Here Are the Words...

I found this story linked to facebook today.  My loss of words are covered here.  I think this person summed up things pretty well:

“To the House of Jehovah Let Us Go”: 
Thousands Gather to Remember Whitney Heichel

“Blessed is the able-bodied man who puts his trust in Jehovah, and whose confidence Jehovah has become.”–Jeremiah 17:7.

On Friday, October 26, 2012, the Ritmiller and Heichel families hosted an open house event memorializing our dear sister, Whitney, who was tragically separated from her family by death just 10 days before. Some have asked what the event was like, so I thought I would share my observations and perspective (as one of Jehovah's Witnesses) for those who were unable to attend:

Thousands, not hundreds, gathered at the Salquist Kingdom Hall in Gresham, Oregon. Many of those in attendance were brothers and sisters from all over the Pacific Northwest, from California to the Canadian border. A line extends beyond the gates of the Hall, and down the sidewalk, out of view. Brothers and sisters with trays of refreshments, snacks, and hot coffee, walk up and down the lines of people, offering them to those waiting. There are very few handshakes exchanged, but this is because the brothers and sisters are busy embracing each other in warm, tender hugs. Although I know only a handful of the friends attending this heartwarming event, it seems like every face is somehow familiar, and every smile is a welcome home.

This is not a meet-and-greet or a funeral. This is a family reunion.

“Have love for the whole association of brothers.”–1 Peter 2:17.

Standing inside the Salquist Kingdom Hall, I try to keep an eye out for those who I know to be grieving family members. Suddenly, from nowhere, comes a big, tall, imposing man in a sharp suit. He gives me a bear hug, thanks me for being there, we chat for a couple minutes, and then he is gone.
We’ve never met, but this is Whitney’s father.

The same scene is replayed when speaking with Whitney’s mother, Lorilei, a tenderly compassionate woman who I am grateful to call my sister. Her hugs are the best: She brings you in close, hangs on tight, and lets the moment sink in without rush to let go. “We’re in this together,” she says. “All we have to do is hang on until this system ends. I think we can do that.” She presents a sincere, beaming smile that could only be found on the face of someone who’s God is Jehovah. When Jim Vaughn, an elder from Gresham who served as the family’s spokesman passes, I pull him aside and tell him how appreciative I am of his hard work in representing Jehovah and His people in the media, and in shepherding Jehovah’s wounded sheep. He thanks me and gives me a big hug. Truly, such “gifts in men” have proven to be like “like a hiding place from the wind and a place of concealment from the rainstorm…”—Eph. 4:8; Isa. 32:3.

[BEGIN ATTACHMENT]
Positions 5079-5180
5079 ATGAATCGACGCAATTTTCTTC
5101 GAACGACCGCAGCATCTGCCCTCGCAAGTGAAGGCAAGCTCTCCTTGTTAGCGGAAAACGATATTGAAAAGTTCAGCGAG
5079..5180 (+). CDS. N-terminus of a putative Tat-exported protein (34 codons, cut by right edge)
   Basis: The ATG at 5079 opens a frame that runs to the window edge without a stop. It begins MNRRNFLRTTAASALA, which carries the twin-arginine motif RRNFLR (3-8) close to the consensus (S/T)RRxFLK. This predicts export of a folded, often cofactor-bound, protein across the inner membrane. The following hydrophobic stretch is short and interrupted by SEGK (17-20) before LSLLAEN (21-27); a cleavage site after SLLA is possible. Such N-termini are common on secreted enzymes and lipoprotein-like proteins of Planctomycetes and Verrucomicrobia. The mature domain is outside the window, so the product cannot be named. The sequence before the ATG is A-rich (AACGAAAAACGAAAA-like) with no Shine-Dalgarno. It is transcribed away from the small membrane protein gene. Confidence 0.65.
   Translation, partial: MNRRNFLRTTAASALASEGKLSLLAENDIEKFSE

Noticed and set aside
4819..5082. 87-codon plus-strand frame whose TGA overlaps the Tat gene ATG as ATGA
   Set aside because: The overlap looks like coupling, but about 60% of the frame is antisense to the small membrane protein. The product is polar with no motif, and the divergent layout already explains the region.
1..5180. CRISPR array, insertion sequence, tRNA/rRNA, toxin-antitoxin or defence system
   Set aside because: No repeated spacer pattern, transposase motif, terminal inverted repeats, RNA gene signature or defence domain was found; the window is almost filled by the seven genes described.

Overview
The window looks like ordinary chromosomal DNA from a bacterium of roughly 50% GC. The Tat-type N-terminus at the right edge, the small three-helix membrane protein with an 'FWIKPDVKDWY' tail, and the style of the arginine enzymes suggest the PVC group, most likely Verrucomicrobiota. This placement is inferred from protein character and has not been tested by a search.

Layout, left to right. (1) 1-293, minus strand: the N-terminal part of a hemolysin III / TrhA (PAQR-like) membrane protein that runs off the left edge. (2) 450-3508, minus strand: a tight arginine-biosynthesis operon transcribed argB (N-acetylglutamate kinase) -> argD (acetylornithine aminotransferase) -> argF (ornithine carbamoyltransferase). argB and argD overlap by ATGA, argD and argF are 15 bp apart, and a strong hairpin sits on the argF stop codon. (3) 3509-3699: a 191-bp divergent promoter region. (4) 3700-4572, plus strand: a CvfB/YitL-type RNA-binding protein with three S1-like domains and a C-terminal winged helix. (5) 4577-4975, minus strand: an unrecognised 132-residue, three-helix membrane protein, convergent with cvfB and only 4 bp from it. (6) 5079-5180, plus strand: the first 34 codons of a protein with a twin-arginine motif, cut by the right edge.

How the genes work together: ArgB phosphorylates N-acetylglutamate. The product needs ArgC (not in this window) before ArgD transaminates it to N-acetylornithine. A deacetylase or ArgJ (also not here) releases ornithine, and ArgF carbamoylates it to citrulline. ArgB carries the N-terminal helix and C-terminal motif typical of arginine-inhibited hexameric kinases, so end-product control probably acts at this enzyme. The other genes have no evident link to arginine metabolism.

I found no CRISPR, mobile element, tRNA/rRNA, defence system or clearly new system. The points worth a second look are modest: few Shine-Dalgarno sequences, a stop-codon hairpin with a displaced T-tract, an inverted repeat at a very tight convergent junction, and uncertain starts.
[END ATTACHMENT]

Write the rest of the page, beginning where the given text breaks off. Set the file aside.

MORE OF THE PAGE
Exiting the Kingdom Hall, we are directed into a large, heated tent that has been set up in the parking lot. Several businesses, including Wal-Mart and Starbucks, have graciously donated thousands of dollars’ worth of food and drink to the event.

I suppose in the final analysis, I could say with absolute confidence that this was the most profoundly impactful experience of my life – one that stands alone in the influence it has had on the minds and hearts of Jehovah’s people. I can think of no other time where the life of just one of our dear brothers or sisters has had such a galvanizing effect on the whole of Jehovah’s organization. One brother, who was with me, commented: “I’ve been in the truth for almost 30 years. I’ve served as a regular pioneer, ministerial servant, and an elder. Only now, after this, am I beginning to understand just what being one of Jehovah’s Witnesses is all about.” Standing amidst the “congregated throngs” of fellow worshippers, I quietly observe as my brothers and sisters talk, smile, and laugh. I watch as they embrace one another with joy and tenderness. I listen as they share encouraging experiences, and discuss what their dear sister, Whitney, meant to them. In all of this, I bathe myself in a single, solitary thought: This is the truth. I recall Jehovah’s heartening promise for tomorrow: “Just a little while longer…And they will indeed find their exquisite delight in the abundance of peace.” Standing there with my brothers and sisters, it is as though we somehow skipped Armageddon and are already in the new world.—Ps. 26:12; 37:10, 11.

For a moment, just a moment, we were home.

What Do I Say?

There are so many directions to go to write about this memorial that 2 of my daughters-in-law and I attended last week, I just don't know how to approach it.

It was astounding.

To meet family members of a horrendous crime such as happened to our dear sister Whitney Heichel down in Oregon and have them actually consoling US was a shock, to say the least.  So many people would want to simply crawl into a hole and ask to be left alone and no one would blame them.